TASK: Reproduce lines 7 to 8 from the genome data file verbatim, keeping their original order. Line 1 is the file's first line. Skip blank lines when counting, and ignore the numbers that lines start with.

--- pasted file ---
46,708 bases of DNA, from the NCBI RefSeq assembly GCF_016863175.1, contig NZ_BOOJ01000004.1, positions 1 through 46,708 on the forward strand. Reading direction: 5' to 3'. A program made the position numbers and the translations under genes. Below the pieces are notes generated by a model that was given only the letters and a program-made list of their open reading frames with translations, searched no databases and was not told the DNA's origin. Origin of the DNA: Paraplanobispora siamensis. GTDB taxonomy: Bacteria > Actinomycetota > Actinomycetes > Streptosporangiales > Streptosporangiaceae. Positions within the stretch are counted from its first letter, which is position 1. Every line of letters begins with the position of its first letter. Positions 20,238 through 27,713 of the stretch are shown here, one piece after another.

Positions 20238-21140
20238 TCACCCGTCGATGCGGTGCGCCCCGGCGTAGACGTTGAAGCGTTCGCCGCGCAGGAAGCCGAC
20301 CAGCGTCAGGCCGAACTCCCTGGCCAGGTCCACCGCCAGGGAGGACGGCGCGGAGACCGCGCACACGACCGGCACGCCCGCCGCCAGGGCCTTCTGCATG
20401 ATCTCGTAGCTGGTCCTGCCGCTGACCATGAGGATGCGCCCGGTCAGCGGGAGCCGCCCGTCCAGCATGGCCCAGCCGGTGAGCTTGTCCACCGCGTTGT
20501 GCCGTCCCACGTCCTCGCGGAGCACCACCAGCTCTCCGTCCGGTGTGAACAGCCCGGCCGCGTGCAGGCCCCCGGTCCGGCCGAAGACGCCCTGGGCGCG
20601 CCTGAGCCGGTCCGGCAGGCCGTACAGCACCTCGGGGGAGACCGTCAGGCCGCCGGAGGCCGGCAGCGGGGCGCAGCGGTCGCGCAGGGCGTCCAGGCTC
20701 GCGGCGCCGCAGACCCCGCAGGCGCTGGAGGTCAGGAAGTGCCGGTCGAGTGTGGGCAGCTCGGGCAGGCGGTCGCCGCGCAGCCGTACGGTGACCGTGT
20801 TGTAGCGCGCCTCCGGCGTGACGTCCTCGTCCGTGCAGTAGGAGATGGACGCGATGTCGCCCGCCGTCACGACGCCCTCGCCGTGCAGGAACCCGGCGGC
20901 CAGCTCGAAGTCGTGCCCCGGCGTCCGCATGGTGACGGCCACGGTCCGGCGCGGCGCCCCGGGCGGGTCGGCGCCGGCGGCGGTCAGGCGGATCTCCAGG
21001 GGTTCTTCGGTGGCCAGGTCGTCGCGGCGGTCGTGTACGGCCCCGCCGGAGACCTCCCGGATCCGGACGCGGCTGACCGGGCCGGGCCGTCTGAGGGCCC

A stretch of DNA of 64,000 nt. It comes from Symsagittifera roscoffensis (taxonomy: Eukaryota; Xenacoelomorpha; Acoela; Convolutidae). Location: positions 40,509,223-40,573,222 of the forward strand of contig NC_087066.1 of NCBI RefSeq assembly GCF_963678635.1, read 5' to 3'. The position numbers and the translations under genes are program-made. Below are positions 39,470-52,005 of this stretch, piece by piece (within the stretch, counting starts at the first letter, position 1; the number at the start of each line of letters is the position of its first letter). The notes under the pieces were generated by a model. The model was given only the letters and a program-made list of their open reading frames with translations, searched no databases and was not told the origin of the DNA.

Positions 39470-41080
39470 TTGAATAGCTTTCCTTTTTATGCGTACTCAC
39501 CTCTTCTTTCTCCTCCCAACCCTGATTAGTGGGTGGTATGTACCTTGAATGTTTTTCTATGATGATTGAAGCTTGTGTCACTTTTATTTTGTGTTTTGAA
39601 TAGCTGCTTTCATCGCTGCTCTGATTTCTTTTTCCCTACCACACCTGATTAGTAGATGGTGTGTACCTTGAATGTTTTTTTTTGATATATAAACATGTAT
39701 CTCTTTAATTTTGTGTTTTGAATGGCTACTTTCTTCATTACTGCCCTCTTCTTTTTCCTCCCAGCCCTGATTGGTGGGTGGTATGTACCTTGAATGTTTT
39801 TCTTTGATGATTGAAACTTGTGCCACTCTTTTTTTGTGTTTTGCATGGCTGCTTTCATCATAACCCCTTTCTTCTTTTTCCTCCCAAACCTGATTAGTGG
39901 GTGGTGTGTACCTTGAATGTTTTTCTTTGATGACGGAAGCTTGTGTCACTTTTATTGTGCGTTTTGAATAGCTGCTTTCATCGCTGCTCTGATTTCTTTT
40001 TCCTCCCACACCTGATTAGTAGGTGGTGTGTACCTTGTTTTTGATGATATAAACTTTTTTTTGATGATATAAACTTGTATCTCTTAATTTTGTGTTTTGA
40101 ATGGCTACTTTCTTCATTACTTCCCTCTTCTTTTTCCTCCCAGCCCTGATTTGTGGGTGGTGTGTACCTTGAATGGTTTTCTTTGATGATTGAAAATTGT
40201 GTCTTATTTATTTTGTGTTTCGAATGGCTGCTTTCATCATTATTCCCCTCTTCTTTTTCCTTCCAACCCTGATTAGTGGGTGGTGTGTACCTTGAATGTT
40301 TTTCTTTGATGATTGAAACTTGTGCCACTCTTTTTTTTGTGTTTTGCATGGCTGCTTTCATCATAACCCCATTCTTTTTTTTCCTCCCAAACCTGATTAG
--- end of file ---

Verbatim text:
20601 CCTGAGCCGGTCCGGCAGGCCGTACAGCACCTCGGGGGAGACCGTCAGGCCGCCGGAGGCCGGCAGCGGGGCGCAGCGGTCGCGCAGGGCGTCCAGGCTC
20701 GCGGCGCCGCAGACCCCGCAGGCGCTGGAGGTCAGGAAGTGCCGGTCGAGTGTGGGCAGCTCGGGCAGGCGGTCGCCGCGCAGCCGTACGGTGACCGTGT